Finally the great OED at liquorice, giving historical spellings from the 13th century onwards, has ones with qu only from the 16th and ones with sh only from the 17th. I was amused to see the 19th-century entry "dial. lickerish". Now that can only mean dialect spelling and not dialect pronunciation of course.
On BBC Radio 4 Monday to Friday each day at 9.45 am (with a repeat at half past midnight) people read an abridgment of a recently published book in five instalments. As I'm usually free and awake at at least one or the other of these times I often listen to them. This past week the choice has been The Lodger: Shakespeare on Silver Street by Charles Nicholl which was referred to as involving "the only time [Shakespeare's] spoken words were recorded"! Hold on! No, not an audio recording but a written record of the words he spoke in giving evidence at a hearing in a court of law. The narration was delivered very vividly by the expressive voice of Lady Nunn the actress wife of the distinguished stage director Sir Trevor Nunn. She was actually billed under her maiden/stage name Imogen Stubbs. Now you may be wondering what this has to do with a blog with a phonetic slant. Well, I mention her because she made a small mistake in her pronunciation of the name of a Shakespearian character. She referred to Doll Tearsheet as /ˈdɒl `tɪəʃiːt/ rhyming the tear syllable with beer as if it referred to something from someone's eye. This sent me at once for confirmation to my copy of a book called Shakespeare's Bawdy (1947) by Eric Partridge (1894 - 1979), the famous lexicographer of English slang, in which he delved into many of the improprieties to be found in the great playwright's works, mostly in the form of puns. His book's title was a pun itself because the apostrophe-s could be either a genitive with bawdy a noun or a weakform of is with bawdy being an adjective.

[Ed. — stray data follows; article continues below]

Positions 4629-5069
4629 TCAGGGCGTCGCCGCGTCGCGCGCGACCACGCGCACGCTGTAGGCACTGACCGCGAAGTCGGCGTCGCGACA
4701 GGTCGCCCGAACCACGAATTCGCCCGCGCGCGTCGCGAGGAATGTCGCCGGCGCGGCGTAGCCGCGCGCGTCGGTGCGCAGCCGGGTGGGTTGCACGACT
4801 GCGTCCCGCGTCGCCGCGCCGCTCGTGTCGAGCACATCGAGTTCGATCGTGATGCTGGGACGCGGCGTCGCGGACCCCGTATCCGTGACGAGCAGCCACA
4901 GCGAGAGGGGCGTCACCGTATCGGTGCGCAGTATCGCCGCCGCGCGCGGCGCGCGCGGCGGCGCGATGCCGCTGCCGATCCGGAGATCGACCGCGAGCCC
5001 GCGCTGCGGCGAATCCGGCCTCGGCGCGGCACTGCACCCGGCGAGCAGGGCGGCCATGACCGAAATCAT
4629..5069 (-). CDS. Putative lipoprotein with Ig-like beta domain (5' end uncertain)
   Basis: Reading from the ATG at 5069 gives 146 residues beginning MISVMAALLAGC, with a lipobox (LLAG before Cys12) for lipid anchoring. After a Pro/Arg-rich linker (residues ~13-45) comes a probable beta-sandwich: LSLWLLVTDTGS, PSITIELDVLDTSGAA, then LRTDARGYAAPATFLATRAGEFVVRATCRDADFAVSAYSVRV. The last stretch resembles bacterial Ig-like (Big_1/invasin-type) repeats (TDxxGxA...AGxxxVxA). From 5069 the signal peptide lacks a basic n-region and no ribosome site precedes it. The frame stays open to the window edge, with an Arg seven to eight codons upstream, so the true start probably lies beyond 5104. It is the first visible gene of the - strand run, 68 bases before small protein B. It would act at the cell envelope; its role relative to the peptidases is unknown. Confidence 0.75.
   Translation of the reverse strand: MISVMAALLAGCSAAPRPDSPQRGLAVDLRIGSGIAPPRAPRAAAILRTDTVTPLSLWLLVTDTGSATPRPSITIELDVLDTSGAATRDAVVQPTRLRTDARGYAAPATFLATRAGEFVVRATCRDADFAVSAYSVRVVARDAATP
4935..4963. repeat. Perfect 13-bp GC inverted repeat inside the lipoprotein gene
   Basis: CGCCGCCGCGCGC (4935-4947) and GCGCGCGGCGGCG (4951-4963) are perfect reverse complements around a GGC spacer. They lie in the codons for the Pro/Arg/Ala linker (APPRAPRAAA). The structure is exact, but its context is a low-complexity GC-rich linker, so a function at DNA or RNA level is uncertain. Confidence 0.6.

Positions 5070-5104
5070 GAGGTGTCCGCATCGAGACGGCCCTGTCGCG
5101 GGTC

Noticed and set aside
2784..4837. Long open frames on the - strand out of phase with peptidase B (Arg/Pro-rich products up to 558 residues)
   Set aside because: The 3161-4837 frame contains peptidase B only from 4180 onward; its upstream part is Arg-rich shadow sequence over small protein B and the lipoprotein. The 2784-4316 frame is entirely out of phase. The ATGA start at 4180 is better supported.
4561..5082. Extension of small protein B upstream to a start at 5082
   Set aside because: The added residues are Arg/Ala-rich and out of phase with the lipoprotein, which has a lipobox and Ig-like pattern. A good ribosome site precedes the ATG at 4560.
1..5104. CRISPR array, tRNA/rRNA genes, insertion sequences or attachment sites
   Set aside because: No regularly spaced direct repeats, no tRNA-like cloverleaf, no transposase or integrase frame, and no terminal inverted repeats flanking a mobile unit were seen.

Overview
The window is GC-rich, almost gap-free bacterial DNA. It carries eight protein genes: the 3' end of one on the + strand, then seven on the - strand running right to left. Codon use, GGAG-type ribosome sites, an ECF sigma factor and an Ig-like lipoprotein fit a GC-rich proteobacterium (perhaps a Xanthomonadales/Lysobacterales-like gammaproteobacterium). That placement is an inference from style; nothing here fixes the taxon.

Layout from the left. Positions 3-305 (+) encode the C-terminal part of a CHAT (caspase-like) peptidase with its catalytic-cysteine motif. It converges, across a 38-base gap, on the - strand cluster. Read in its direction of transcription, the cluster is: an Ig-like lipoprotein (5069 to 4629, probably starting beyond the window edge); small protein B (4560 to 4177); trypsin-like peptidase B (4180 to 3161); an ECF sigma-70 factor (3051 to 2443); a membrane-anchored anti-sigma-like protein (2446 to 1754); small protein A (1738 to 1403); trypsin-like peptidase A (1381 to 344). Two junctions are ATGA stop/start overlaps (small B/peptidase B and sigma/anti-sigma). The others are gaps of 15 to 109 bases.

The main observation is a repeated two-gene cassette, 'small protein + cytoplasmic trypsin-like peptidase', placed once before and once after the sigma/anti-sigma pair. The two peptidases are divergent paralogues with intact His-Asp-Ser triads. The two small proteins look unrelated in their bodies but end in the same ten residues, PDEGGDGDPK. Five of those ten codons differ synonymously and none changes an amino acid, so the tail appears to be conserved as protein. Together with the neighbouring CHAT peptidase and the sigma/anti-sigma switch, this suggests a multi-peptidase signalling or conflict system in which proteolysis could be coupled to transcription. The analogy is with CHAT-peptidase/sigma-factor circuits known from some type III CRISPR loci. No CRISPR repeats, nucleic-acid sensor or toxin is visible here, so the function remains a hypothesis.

Anyway in that book he said of Doll Tearsheet: "A prostitute in 2 Henry IV. So called, either because she tore the bed-sheets in her amorous tossings or because her partner did so while consorting with her". She's not the only allusively named Shakespearian female of the sort. There's also Mistress Overdone, the procuress in Measure for Measure whose name suggests she's been employed to excess in her trade and latterly transferred to a more executive role in it. It's surprising that Partridge, who had such an enthusiastic nose for snouting out punning improprieties in Shakespeare, didn't spot that there was such a possibility with Mistress Quickly. The Swedish phonetician Helge Kökeritz (1902-1964) in his 500-plus-page volume Shakespeare's Pronunciation (1953 p. 220), drawing attention to the common alternative pronunciation in those days of the ending -ly as /-laɪ/ ie "lie", suggested that her name embodied a reference to her readiness for sexual encounters (perhaps in today's parlance a "no-delay lay"). Neither of these writers seems to have noticed that in inventing the surname Falstaff, even before The Merry Wives of Windsor, Shakespeare was hinting that the amorous old rogue's sexual potency was limited. I have come across staff being used dialectally for the male member. And of course a staff has sometimes been used as a weapon which word Partridge noted Shakespeare punning on as we see with Falstaff's crony Pistol. He pointed out that in "2 Henry IV, ɪɪ iv there are several sexual puns on Pistol's name, in reference to pistol = penis (cf. weapon); e.g. 'Falstaff. Here, Pistol, I charge you with a cup of sack: do you discharge upon mine hostess. – Pistol. I will discharge upon her, Sir John, with two bullets..."